Saturday, November 13, 2010

Persistent Memory

Dali - The persistence of Memory
Good morning God,
Memory is clearly both a gift and a curse. It is essential to everyday living, but it can also play cruel tricks with us. It can betray us when it falters, leaving us bereft and empty of names and faces we once loved. It can surprise and delight us with childhood moments in adult years. But it is also frighteningly easy to develop false memories and to create a selective memory which chooses to remember only the 'good' things or (in certain cases) the 'bad' things about someone or some situation.
By far the most disturbing aspect of memory however is its persistence. Dali recognised this and depicted both the horror and the morbid fascination of persistent memory in his surreal landscape  of the same name.
In the picture he brilliantly captures the distortion of human form that occurs when we cannot forget.
Ask most people who have suffered from abuse about the persistence of memory about the way in which it is impossible to forget - even when the claim is made that the abuser has been forgiven. And about the way that the persistence of the memory of their abuse continually shapes and defines their world and their self-image.
Forgiveness is seemingly linked inextricably to the ability to forget. The argument is simple enough, if the hurt and the harm can be forgotten, then it will prove easier to forgive the person who inflicted it.
But this is not really forgiveness, this is merely forgetting.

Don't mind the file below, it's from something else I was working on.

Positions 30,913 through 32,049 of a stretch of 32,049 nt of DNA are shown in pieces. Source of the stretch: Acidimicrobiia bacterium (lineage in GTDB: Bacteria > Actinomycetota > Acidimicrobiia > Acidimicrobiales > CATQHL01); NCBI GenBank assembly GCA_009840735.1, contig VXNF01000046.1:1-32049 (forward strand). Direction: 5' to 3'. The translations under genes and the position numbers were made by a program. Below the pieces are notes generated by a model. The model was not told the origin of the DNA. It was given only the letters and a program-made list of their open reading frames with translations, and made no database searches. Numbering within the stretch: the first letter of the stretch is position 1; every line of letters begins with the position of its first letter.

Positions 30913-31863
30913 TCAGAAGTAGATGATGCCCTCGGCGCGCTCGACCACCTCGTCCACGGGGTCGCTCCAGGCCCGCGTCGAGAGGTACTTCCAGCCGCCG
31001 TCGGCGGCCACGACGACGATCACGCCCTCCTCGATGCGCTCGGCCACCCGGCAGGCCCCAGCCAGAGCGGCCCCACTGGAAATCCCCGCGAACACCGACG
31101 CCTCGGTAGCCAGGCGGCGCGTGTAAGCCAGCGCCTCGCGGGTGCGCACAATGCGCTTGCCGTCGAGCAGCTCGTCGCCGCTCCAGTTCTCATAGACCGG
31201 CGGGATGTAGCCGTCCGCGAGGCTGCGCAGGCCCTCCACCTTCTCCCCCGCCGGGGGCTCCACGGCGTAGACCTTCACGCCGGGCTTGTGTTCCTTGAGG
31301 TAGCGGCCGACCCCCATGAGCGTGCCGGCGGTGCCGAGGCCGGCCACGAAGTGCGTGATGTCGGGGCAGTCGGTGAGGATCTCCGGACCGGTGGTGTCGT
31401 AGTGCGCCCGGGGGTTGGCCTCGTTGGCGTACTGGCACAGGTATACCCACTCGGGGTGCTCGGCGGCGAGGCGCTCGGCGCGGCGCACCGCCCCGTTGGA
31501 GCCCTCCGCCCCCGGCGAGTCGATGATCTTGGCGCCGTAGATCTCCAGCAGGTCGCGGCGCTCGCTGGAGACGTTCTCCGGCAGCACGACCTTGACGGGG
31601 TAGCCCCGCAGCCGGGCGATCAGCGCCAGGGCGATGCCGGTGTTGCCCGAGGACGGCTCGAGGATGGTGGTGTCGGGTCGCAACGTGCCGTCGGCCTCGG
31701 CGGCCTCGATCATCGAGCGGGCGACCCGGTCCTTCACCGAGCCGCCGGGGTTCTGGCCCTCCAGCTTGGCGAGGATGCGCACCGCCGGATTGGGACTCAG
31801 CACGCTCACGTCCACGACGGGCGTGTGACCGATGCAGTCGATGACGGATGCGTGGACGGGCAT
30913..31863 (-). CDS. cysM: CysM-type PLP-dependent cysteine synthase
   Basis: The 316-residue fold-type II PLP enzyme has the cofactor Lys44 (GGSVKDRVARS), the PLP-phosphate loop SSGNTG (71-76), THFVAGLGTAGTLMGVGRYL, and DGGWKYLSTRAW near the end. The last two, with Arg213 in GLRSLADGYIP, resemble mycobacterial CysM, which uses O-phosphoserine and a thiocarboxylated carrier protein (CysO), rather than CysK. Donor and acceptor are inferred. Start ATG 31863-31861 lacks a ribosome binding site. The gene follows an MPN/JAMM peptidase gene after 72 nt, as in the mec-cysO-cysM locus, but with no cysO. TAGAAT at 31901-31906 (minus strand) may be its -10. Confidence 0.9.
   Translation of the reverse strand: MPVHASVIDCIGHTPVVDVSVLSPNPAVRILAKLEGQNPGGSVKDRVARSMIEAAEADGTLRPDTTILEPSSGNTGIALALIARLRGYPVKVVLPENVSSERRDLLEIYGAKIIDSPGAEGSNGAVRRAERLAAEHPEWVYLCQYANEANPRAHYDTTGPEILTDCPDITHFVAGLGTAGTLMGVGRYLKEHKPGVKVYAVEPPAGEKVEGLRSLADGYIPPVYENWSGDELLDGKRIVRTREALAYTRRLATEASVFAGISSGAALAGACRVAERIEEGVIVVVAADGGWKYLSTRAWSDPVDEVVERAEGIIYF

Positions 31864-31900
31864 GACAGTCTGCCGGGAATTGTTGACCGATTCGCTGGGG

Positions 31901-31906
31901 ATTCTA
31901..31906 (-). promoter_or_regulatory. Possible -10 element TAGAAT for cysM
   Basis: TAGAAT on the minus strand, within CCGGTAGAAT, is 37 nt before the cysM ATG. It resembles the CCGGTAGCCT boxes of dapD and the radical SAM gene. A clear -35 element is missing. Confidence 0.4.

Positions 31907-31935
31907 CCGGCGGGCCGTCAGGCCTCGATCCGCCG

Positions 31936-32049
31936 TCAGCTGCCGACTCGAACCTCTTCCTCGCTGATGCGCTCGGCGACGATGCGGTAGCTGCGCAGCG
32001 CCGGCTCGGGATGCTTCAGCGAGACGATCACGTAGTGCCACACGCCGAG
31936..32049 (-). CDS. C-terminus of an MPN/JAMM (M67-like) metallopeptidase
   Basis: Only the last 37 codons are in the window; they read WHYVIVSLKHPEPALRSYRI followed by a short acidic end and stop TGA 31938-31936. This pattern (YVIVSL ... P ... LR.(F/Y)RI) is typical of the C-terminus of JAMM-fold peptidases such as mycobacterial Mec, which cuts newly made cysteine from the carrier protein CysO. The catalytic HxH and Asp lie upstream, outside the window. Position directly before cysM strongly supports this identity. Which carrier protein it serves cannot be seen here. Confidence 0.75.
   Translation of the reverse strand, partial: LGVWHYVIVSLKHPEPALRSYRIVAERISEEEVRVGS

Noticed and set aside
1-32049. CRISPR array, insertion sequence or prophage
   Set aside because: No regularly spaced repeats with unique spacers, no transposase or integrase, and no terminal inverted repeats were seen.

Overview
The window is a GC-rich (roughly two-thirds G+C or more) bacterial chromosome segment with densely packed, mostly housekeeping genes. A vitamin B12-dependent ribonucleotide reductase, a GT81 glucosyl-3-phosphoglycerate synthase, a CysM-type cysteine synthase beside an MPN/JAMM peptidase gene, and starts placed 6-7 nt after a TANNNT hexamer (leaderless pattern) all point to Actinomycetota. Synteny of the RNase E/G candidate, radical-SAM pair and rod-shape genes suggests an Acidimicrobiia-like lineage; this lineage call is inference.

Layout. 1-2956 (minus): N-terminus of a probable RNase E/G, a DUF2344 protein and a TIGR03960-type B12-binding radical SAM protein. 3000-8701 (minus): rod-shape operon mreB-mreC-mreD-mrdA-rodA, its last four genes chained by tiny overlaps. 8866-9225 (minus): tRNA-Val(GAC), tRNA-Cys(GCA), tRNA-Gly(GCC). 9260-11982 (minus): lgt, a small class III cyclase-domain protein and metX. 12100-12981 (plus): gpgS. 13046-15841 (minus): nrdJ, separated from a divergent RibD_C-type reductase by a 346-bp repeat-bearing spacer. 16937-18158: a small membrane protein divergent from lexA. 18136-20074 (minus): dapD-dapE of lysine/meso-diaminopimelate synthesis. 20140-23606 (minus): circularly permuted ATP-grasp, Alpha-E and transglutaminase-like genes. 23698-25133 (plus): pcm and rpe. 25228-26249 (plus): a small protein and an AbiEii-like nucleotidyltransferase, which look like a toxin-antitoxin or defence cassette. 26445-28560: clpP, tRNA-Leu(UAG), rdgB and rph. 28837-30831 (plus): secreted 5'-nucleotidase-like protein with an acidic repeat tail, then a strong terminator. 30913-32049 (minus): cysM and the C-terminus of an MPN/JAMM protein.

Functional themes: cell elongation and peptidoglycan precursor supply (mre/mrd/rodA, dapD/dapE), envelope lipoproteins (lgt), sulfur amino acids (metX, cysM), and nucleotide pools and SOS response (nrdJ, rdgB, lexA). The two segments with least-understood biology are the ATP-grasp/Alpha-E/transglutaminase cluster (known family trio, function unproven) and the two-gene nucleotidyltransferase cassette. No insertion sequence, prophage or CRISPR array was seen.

Real forgiveness is related to the persistence of memory, it's what make forgiveness so difficult to do and what makes the simple statement 'Your sins are forgiven' so mind-blowing.
To be able to forgive remembered sin (real or otherwise) takes grace and the unique ability of grace as your power to transform life, regardless of who committed the sin.
Your grace alone can provide us with a place where we can stand in safety to look into the past and truly acknowledge it, to feel the power of its hold on us, before learning how to forgive ourselves and others for it. You offer us a new life where memories can be hung as pictures, rather than used as weapons to continue to hurt and harm, and where forgiveness transforms and empowers us to try again to build a new world..

And this is as true for inherited memory as it is for personal memory.
I do not personally remember the crusades, the inquisition, the shoah - but they are part of our inherited memory - as are the masacres in Rwanda, Bosnia, Kosovo, the acts of terrorism in Israel/Palestine, the USA, UK and Ireland and the wars in Iraq and Afghanistan. 
And as long as the memory of those acts are used as weapons to create further hatred and fear there can be no peace: we are doomed to repeat what we remember. When we say - we will remember them - what will we remember of them? What will we change as a result of them? What is the power of this persistent remembering? How is this remembering shaping us and our future?

The Scriptures make it clear, our own history similarly teaches us that forgiveness is essential to transform the power of memory into a force for good - no matter how evil the deeds were or are.
How long oh Lord, How long will we harbor grudges, remember grievances and build new prejudices on the memories of the dead?

Only by your Grace God, can we obtain the power to forgive as needed and to proclaim that in spite of the memories of the past, in spite of the agitation of those who try to bind us to the past, we choose to build a new future free from its bitterness and gall. 

Why - because you have declared - your sins are forgiven, and have said to us:

Do this in remembrance of me -
forgive your enemies,
love those who spite you
go in peace and sin no more.

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